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Phases of the Moon:

How to Keep a Diary

This document will be modified as time goes on and is intended to get you started; it's really more appropriate for middle school and older students. A modified version of this page for younger Scouts is also available. If you have questions, please email Mitzi Adams at mitzi.adams@nasa.gov.

Question: What am I supposed to do?

Answer: Each time that you find the moon, make a sketch using circles on the next page as a template, showing the phase of the moon. Be sure to do this as accurately as possible, especially noting the directions (i.e., is the Moon in the southeast part of the sky?). Also, measure and note the angular size of the moon and note the time of day.

Question: How do I measure angular sizes in the sky?

Answer: You can use your hand held at arms length to measure angles in the sky. Your finger (any one) is roughly 1o wide. If you clinch your fist, it is about 10o wide. If you spread your fingers apart, from the tip of your little finger to the tip of your thumb is around 20o

Question: When do I need to start on the activity?

Answer: Today.

Question: How often do I need to make these measurements?

Answer: You should make observations every day that you have a clear sky until you've seen one complete cycle of Moon phases. For example, if your first observation was a full moon, your should observe until you see another full moon.

Question: Why is it important to do this?

Answer: Scientific inquiry begins with observations. From observations, you can see patterns and begin to understand the nature of things. From observations associated with this particular moon phases activity, you will begin to understand why the moon goes through phases.

Question: When and where will I be able to find the moon?

Answer: Here is a table of moon phases. If you are looking for the full moon, the best time to find the moon on that day is just at sunset in the eastern sky. After that, you'll have to wait later and later to see the moon rise.

New Moon    First Quarter Full Moon       Third Quarter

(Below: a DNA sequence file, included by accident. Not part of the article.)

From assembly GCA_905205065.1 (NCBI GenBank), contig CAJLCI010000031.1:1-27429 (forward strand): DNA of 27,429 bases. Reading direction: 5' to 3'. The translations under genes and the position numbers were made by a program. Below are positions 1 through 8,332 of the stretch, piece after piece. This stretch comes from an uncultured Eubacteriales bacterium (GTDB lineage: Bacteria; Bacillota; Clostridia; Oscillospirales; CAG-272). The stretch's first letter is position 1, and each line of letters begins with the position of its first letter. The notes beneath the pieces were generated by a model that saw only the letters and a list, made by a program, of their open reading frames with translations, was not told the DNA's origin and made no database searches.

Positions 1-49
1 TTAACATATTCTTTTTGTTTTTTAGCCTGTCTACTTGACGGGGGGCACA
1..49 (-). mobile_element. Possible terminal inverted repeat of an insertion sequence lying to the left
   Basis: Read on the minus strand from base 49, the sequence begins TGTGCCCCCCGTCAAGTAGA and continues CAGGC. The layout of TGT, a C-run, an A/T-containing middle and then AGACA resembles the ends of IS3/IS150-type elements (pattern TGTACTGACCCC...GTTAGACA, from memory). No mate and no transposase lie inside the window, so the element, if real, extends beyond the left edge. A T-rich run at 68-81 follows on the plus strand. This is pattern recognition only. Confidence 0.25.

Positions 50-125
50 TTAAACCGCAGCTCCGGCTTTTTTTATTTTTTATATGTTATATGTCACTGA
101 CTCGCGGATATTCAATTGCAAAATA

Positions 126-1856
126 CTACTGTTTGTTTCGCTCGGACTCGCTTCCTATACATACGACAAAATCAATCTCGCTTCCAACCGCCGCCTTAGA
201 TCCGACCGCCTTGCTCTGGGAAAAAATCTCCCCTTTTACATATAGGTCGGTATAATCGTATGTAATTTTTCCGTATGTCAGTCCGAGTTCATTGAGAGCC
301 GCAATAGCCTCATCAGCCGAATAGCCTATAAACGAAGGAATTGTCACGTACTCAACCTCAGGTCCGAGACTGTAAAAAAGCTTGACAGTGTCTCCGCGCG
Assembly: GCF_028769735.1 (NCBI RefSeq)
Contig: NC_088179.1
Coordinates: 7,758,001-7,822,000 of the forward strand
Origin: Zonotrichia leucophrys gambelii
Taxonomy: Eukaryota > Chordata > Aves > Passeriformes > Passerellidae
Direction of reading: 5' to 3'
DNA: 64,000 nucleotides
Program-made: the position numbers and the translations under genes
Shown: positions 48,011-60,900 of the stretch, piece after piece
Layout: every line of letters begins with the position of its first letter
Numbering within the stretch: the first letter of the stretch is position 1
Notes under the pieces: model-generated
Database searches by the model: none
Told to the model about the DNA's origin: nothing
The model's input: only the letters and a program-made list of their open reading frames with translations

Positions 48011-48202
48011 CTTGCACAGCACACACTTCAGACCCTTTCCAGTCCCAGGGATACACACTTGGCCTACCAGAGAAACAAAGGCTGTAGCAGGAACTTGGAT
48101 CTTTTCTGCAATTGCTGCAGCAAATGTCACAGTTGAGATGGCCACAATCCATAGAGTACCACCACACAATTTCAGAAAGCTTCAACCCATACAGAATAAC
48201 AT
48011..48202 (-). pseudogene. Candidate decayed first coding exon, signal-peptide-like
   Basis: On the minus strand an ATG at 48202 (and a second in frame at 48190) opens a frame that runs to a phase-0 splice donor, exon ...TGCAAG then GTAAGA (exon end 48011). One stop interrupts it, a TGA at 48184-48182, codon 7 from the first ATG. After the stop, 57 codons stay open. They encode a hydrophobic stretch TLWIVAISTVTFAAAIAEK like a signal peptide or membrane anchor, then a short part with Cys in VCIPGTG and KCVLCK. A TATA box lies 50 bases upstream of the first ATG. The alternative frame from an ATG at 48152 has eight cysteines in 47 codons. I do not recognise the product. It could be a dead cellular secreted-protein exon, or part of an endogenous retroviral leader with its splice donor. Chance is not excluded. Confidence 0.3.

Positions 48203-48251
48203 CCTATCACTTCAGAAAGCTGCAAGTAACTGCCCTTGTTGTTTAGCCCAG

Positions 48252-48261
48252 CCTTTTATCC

Nov 6 Nov 13 Nov 21       Nov 28
Dec 5 Dec 13 Dec 21       Dec 28

Answer the following questions:

1. What do you think the phase of the moon will be on or about October 19?

2. What time do you think the moon will rise?

Note the following for :

Date       Moon Rise    Moon Set

Full Moon   _____ pm    _____ am

First Quarter _____ am    _____ pm

Interpreting your moon log observations.

This part of the activity is designed to lead you to a thorough understanding of why the moon goes through phases. You will be using the observations of the moon from the last four weeks as you do this activity. Use your observations from the last two weeks to summarize the pattern of lunar phases:

A) Describe how the amount of the moon that appears to be illuminated has changed in the last few weeks.

B) What does the term "waxing" mean? How does this definition relate to the position of the Moon with respect to the Sun?

C) Use your data for your first and last observations of the moon to fill in the following table:

Date: ___________

Time: ___________

Angular size of Moon: ___________

Direction of Moon from Sun: (E or W)

Date: ____________

Time: ____________

Angular size of Moon: ___________

Direction of Moon from Sun: (E or W)

Last revised 2002 October 6 - M. Adams

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NASA Logo Image Author: Mitzi Adams, mitzi.adams @ nasa.gov
Curator: Mitzi Adams, mitzi.adams @ nasa.gov

Last Updated: November 12, 2010